The keep is crowded wall-to-wall.

We look for someone in charge. The garrison commander, a red-beared dwarf who calls himself Escobert the Red, sees us and we are brought into a room with a crude model of the village on a table, asks us what the heck we are doing here. We explain about the caravan, and, accepting that, they tell of the suddenness of the dragon’s attack that morning, followed by kobolds and tame humans invading from the forest on all sides, driving people from their homes, looting and carrying away.

These same forces are working their way into the keep. There will be no leaving it without dealing with those cultists.

With the keep stuffed at over a hundred people and humans, at least that many trapped outside and perhaps still alive, their seems to be no safe place. There could be a couple hundred cultists out there as well, looting and burning but not doing all that much killing.

Our drunken cleric seems in danger of sobering up, insists on being shown the nearest tavern. He is ignored.

Escobert the Red makes it clear that we are welcome to take refuge in the keep — but we need to pay with services. He throws us a heavy ring of keys that will let us out of the keep through hidden ways. Get outside and kill cultists, or get outside and save more humans.

Or, just get outside and stay there.

I know my vote!

Sorry this update seems more focused on what my character is doing than what anyone else’s character is doing. I have to learn everyone’s voices so I can get more of what they say in there.

DM suggests we cut down on the comedy, so… probably will be somewhat more serious going forward. Nobody wants to be cut down in the next encounter. So far nobody has stepped up to lead the group — and maybe it’s early — but the last time we played we had no leader and so we all just did whatever we felt like, and this adventure is shaping up the same way. Nobody wants to take charge.

I’m not saying I’m not part of the problem — I definitely didn’t clear any of my moves with the group, who would probably have preferred I not dress up like a kobold and stuff. But, I honestly don’t know what else to do. We’re all MMO players and it shows so much. See mobs, kill mobs, see mobs, kill mobs. Loot the corpses. That’s not D&D. MMOs look like D&D on the outside, but inside they are dead. I figure, if we’re playing like it’s an MMO, we need to do the opposite.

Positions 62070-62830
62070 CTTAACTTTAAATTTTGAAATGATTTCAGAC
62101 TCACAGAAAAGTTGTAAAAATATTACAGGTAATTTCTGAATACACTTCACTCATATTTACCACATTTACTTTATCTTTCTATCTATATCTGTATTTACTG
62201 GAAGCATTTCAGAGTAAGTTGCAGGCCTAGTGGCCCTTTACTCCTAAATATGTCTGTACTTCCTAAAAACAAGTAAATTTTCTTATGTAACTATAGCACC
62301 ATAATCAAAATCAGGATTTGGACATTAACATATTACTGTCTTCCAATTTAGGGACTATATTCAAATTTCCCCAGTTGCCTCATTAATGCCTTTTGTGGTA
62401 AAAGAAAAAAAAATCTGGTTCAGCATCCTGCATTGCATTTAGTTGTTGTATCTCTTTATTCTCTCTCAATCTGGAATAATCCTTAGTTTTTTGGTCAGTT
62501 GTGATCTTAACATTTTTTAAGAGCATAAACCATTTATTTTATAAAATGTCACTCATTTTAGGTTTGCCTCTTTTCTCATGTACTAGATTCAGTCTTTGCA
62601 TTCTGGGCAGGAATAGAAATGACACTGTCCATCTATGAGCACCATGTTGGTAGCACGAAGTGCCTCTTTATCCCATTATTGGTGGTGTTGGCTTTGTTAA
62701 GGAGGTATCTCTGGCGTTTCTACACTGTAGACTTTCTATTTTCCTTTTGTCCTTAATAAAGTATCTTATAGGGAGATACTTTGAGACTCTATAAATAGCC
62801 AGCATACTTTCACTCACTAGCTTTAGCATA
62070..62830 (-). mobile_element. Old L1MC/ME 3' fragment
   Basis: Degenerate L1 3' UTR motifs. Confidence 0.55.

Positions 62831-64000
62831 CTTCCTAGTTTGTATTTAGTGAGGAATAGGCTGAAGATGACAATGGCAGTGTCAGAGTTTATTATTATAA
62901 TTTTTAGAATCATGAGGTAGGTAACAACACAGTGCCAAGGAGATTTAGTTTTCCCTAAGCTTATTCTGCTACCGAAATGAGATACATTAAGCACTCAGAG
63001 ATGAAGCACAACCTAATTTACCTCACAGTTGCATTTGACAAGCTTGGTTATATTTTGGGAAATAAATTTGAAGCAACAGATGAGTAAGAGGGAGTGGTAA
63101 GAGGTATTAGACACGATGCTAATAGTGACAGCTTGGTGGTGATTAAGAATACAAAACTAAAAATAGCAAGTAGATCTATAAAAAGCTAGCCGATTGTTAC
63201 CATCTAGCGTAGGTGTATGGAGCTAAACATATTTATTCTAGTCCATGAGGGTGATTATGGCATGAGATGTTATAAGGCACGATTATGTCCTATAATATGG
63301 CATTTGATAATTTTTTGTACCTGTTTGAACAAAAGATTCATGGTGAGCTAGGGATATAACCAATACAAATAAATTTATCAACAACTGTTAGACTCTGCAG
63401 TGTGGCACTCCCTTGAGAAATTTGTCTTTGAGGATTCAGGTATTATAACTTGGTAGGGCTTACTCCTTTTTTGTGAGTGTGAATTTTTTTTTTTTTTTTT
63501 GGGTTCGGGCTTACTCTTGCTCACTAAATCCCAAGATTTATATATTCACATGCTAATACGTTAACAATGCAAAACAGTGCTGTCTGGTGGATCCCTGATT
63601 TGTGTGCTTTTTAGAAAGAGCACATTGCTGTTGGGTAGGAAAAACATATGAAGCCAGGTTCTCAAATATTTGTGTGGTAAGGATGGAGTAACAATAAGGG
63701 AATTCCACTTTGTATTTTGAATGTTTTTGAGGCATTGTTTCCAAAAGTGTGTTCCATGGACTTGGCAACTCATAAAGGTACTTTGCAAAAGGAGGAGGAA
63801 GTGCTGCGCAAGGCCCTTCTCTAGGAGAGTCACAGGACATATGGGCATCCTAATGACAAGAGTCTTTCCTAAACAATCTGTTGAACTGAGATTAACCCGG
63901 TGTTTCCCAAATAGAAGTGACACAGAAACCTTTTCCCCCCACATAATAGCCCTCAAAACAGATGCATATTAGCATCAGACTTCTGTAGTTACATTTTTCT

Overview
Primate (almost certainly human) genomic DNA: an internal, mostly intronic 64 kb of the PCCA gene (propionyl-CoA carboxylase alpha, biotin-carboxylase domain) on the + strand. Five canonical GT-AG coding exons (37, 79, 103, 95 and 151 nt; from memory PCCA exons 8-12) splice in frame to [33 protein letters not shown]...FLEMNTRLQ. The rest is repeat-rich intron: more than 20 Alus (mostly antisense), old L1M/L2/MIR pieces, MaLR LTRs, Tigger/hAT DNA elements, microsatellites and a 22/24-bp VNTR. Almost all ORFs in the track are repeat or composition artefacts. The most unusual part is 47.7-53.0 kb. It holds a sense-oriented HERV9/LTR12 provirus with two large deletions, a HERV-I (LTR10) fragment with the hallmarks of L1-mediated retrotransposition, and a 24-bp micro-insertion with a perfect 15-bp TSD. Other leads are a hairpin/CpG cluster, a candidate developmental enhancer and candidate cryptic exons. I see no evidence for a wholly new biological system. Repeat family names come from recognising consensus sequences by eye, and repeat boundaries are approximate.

A kobold, er, gnome bard isn’t going to be a leader. Zalandrin might. I have no idea what kind of things Superman and Leafwind can do yet.

Categories: D&D 4E, Other Games | 2 Comments

Neverwinter: Cult Foundry Contest Week 2 Reviews

Temple of all Colors and None

It’s hard to figure out just what people are looking for when they choose a foundry. Daily quest completion? Experience? Treasure? And don’t laugh at that, because the latest expansion lets you power up your weapons and certain armor by sacrificing treasure to it. Story? Puzzles? Jumping?

Last week, we saw a standard adventure-type foundry come in third place… while the top two spots were held by an adventure/combat hybrid, and a straight-up combat quest.

The winner of this contest is going to have to be able to satisfy both the adventure and the combat crowd… and this week’s authors are trying to find the winning combination.

Secrets of Manipulation by vandignesca

An outlying village reports mysterious miners have shown up, disrupting the peaceful life of the community. They claim to be government surveyors, but…

Guard Frinko (CURSE YOU GUARD FRINKO!) wants you to go check it out. Dunno, really sounds like this would be a job for the city guard if anything would be? Well, Frinko is fast on his feet there, with reason after reason why YOU should go, while he holds down the paving stones here in the Enclave.

Whatever, Frinko. Whatever. We know what you do.

The author walks that boundary between an adventure and a combat quest explicitly — the first half is the story, as you discover the true nature of these surveyors and ensure the safety of the community from not only these miners, but various bits of intrusive wildlife. With the villagers safe, it’s into the mines for the combat-focused second half.

Is there some sort of mindflayer/dragon cult connection I don’t know about? The story seems to dwell far more on mindflayers than it does on the cult… I would have liked to have seen more of the story, and lest of the static encounters, in the map.

I liked the story portion of this adventure quite a lot. However, the foundry is unpolished; map transitions are done poorly (and the maps are pre-mades); the connection to the Cult of the Dragon seems incidental to the plot; the final encounter felt anticlimactic.

Kasul and I both gave it three stars. Adjusted score: 3.97

Whispers of an Ancient Evil by Ian_Darksword

The Cult of the Dragon, the Red Wizards of Thay, and the agents of Lloth are up to no good. Alone, they would be a danger to the realm. Together, they’re an axis of evil. Not only Neverwinter, but the planar realms themselves are in danger.

This doesn’t imply that anyone should panic or anything. I mean, there’s YOU to defeat them all. You have Nobleman Butthead’s full confidence.

Burkhard. Nobleman Burkhard. Sorry. I wonder if he found his pen, yet?

Drizzt Do’Urden — yes, THAT Drizzt — has some info about an Ogre Mage from the Cult who is meeting up with some Thayans. Details are left behind in various manuscripts as you explore the camp. And, you meet a couple possibly recognizable folks.